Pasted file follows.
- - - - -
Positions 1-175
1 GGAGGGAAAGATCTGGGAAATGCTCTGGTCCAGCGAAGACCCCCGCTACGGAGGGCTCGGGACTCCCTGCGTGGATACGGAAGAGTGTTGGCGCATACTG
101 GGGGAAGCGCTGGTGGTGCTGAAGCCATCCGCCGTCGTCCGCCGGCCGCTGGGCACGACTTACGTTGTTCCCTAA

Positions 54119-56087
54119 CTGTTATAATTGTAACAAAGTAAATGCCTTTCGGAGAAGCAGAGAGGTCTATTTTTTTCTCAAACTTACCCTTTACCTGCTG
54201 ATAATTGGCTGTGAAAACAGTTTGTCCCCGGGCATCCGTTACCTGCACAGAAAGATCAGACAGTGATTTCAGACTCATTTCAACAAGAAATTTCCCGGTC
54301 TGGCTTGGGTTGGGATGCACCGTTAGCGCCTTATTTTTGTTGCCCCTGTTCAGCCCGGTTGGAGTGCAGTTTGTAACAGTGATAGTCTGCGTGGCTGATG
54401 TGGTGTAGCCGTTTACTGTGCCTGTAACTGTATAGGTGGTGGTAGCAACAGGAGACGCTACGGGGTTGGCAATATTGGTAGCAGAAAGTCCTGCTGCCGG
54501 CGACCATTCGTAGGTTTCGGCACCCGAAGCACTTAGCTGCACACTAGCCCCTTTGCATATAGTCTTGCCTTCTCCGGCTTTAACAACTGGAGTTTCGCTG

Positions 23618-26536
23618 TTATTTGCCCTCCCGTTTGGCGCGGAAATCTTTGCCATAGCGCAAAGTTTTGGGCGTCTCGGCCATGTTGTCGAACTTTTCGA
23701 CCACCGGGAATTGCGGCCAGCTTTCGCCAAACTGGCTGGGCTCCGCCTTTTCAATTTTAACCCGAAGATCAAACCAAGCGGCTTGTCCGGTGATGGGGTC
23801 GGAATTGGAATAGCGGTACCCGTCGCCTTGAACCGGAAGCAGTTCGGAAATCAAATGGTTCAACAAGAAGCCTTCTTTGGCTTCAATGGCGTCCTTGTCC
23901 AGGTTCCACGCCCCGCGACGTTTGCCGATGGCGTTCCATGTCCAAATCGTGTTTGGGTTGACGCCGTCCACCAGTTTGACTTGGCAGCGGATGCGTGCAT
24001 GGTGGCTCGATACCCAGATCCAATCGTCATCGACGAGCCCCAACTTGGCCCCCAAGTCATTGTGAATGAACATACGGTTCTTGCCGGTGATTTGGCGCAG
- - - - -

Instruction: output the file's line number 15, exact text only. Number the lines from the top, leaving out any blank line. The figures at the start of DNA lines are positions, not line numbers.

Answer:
24001 GGTGGCTCGATACCCAGATCCAATCGTCATCGACGAGCCCCAACTTGGCCCCCAAGTCATTGTGAATGAACATACGGTTCTTGCCGGTGATTTGGCGCAG